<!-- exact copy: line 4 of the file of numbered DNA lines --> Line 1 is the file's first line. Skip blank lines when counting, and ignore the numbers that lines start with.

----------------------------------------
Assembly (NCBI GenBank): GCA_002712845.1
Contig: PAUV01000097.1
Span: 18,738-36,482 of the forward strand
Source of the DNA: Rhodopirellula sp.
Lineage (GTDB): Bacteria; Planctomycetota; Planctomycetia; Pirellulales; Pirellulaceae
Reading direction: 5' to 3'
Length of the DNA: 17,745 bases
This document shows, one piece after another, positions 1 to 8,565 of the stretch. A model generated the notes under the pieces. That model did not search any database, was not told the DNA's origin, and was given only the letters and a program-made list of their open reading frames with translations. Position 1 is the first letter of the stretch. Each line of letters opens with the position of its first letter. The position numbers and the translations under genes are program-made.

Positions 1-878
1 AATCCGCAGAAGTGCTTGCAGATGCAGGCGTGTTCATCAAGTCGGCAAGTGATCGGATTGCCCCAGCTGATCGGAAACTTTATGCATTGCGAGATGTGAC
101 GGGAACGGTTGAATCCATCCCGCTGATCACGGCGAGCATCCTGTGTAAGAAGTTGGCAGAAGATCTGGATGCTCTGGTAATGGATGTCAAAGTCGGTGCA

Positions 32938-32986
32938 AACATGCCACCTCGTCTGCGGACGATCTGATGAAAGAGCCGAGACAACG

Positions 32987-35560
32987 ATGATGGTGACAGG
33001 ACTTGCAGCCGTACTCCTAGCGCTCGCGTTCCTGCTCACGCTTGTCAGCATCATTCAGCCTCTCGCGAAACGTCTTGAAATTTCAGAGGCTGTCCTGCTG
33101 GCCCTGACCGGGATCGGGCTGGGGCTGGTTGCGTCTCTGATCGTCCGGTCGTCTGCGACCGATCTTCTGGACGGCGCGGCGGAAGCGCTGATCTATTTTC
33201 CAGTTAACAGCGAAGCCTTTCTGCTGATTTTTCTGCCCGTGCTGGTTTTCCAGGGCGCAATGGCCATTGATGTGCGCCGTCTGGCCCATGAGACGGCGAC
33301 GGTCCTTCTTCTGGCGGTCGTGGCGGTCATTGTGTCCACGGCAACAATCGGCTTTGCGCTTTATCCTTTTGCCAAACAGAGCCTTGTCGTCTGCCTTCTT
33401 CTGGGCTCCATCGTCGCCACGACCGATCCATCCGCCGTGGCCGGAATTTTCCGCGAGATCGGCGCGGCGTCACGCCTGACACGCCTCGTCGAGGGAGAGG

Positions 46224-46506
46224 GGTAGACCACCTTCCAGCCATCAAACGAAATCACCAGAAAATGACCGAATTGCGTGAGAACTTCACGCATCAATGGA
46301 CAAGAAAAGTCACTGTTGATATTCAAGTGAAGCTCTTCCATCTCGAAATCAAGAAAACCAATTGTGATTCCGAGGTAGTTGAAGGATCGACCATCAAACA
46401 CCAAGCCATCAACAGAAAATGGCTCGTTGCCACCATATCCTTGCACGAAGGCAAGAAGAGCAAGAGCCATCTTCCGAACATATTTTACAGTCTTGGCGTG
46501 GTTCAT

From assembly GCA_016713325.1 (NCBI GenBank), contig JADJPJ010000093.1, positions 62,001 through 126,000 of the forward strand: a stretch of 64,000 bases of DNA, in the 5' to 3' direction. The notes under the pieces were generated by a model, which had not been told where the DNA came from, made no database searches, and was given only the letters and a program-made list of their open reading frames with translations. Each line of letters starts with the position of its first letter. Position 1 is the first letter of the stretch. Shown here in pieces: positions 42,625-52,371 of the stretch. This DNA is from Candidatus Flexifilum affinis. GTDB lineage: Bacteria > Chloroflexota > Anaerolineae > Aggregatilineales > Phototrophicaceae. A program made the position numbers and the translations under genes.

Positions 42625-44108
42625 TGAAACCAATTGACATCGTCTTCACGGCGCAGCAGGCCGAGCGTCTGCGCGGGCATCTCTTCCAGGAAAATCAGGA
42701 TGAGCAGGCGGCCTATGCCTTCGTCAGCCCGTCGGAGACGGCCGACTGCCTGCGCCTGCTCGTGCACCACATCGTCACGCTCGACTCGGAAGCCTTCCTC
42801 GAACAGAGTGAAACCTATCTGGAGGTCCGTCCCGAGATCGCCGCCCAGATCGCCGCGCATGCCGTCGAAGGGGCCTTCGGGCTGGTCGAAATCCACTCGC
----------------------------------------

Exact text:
Source of the DNA: Rhodopirellula sp.